Antique Radio Classified
A.R.C.--The National Publication For Buyers And Sellers
Of Old Radios And Related Items--Published Monthly



From Antique Radio Classified for February 2002
(Copyright 1996-2002 by John V. Terrey - For personal use only.)

Past and present frequently cross paths in our radio-collecting world. The recent death of Beatle George Harrison inspired a wave of nostalgia around the globe for the music of the 1960s and the age of Beatlemania. Just in time, it would seem, we received an article from Beatles fan and radio collector Ron Boucher on his novelty transistor radio, which he had seen used by the Beatles in a film on their first visit to the U. S. in 1964.

Radio historians know that it was 1954 when the Regency TR-1 entered the market as the first transistor radio. And here we are ten years later in Ron's article with this Pepsi radio, which was typical of the novelty radio genre used for advertising purposes in those times. Ron's set with its nice carrying case, is a particularly good specimen, as well as an interesting tie to the history of the Beatles.

With Wally Worth's article on the Chelsea Radio Company, we slip back several decades to the 1920s. According to Morgan McMahon's listing in his Radio Collector's Guide, this company must have been a fairly significant one in the Boston area since it produced sets from 1923 to 1927.

Thanks to Howard Stone's article on the 1906 Marconi Wavemeter, we have a glimpse of another even earlier piece of wireless history. This device measures the frequency of a transmission and was one of the first pieces of test equipment developed in early radio. The wavemeter was an extremely practical and useful piece of test equipment, particularly for ship-to-shore installations.

Unusual looking seems to be the best general description of the sets in Photo Review this month. Though basically a cathedral, the Claradyne 1927 has an unusual shape. The Zenith "Poketradio" also catches the eye with its swirled surface and the diagonal lines across the cover. In sharp contrast is the simple cube shape of the 1945 RCA 78 rpm demo phonograph. Through the decades, radio designers were hard at work creating different designs that captured the imaginations of consumers.

As we've had to say more than once, the unforgettable disaster of September 11 delayed reports of other happenings that we would have published long before this. One such is the spring meet of the Military Radio Collector's Group (MRCG) at Camp San Luis Obispo in California. We thank Hank Brown for keeping us up to date on this event, which grows every year, and for providing much additional material on individual sets.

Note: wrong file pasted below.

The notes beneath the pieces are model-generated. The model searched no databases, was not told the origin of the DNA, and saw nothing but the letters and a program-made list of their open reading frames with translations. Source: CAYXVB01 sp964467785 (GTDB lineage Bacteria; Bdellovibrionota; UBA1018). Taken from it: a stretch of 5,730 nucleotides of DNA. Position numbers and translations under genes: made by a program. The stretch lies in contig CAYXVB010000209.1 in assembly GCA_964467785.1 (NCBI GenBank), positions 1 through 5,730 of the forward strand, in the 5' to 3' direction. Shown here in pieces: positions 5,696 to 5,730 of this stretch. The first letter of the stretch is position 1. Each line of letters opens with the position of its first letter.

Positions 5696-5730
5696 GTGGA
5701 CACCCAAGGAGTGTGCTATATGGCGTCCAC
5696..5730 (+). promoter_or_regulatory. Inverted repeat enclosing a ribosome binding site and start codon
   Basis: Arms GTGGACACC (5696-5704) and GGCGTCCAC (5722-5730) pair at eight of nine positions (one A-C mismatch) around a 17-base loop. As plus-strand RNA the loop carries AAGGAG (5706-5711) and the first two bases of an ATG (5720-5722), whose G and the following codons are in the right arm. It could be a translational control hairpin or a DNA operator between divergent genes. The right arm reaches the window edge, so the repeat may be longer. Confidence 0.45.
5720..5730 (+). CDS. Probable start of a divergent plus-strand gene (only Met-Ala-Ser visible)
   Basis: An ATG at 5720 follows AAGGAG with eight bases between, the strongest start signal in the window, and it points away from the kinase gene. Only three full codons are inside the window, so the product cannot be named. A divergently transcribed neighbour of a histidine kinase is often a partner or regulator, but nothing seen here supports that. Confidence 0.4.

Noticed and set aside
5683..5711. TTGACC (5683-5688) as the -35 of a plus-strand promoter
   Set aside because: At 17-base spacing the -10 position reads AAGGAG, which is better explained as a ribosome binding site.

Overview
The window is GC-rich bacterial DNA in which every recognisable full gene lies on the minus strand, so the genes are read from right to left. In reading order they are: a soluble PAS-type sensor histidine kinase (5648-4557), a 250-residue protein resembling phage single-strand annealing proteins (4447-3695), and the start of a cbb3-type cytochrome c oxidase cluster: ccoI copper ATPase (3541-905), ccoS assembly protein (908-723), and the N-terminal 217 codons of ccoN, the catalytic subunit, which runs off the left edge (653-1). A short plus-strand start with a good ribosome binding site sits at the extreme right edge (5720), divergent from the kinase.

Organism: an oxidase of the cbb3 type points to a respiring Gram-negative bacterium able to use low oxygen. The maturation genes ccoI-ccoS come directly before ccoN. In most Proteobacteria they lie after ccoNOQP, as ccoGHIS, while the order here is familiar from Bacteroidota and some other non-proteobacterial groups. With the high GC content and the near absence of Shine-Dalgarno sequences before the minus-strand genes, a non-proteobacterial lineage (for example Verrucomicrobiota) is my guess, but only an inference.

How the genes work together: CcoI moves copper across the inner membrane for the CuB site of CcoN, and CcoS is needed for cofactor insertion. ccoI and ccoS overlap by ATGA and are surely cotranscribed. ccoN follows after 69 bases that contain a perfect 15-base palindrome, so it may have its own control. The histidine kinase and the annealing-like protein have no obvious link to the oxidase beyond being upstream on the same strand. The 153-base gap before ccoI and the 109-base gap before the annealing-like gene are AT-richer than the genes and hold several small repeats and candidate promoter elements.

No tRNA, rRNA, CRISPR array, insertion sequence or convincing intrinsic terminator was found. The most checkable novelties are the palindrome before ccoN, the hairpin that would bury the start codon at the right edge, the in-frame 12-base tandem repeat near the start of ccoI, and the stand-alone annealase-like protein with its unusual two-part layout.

Whenever we read about the activities at the MRCG weekend, we are struck by the hands-on approach to collecting for this group. They do not just collect, repair, and restore this equipment, they actually use it. There is also a sense that the event is "staged" in context and costume. These collectors really "get into it" and engage in a highly participatory kind of collecting.

John Hagman is obviously a man with a mission -- to revive the dead. He calls himself a radio "archeologist," and the name certainly seems to fit. In an article about restoring an Atwater Kent 545, he tells us not only how he restored the cabinet but also the chassis. We're grateful to John for having the foresight to take before and after photos.

Our congratulations to the Indiana Historical Radio Society on the occasion of its 30th anniversary, which they celebrated at their "Spring Festival." Herman Gross reports on a well attended 2-day event that attests once again to the health of the radio collecting community.

Radio Miscellanea contains a good safety tip about what is the best protection when working on any device with one side of the AC line connected to the chassis. Two letters address the problems and pleasures of swap meets, and another reveals the importance of passing an interest in radio from father to son. Our correspondence always reflects a wide variety of interests.

A.R.C. Benefits. Benefits abound in 2002! A new toll-free number, 866-371-0512; Discover and American Express added to Visa and MasterCard on our list of acceptable credit cards; books shipped free to addresses in the U. S. by book rate; and for subscribers, a ten percent discount on all book orders. To qualify for the discount, you must be a current subscriber and request the discount when you place your order (shipping must be to the address to which we mail your magazine).

Coming Radio Events. The short month of February brings us over 40 club events. As always, we hope to see you at Radio XXXIII in Westford, Mass., on Feb. 17. Last year, this event was attended by over 800 people, and our vendor area has expanded to three rooms. Other winter meets include the Michigan Antique Radio Club on Feb. 2, the Northland Antique Radio Club on Feb. 3, the Southeastern Antique Radio Club on Feb. 16, the Indiana Historical Radio Society on Feb. 16, and the Houston Vintage Radio Association's 3-day convention on Feb. 1-3. And remember -- the A.R.C. staff is looking forward to seeing you at Radio XXXIII!

Happy Collecting!

John V. Terrey, Editor

February 2002 cover

Our cover features the red, white and blue Pepsi novelty radio in its red leather carrier, the subject of the lead article by Ron Boucher. Ron treasures this transistor radio because he is also a Beatles fan and he has seen it in their hands in a 1964 film. Interesting connections matter in the world of radio collecting.

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Copyright © 1996-2002 by John V. Terrey - For personal use only.
Last revised: January 26, 2002.

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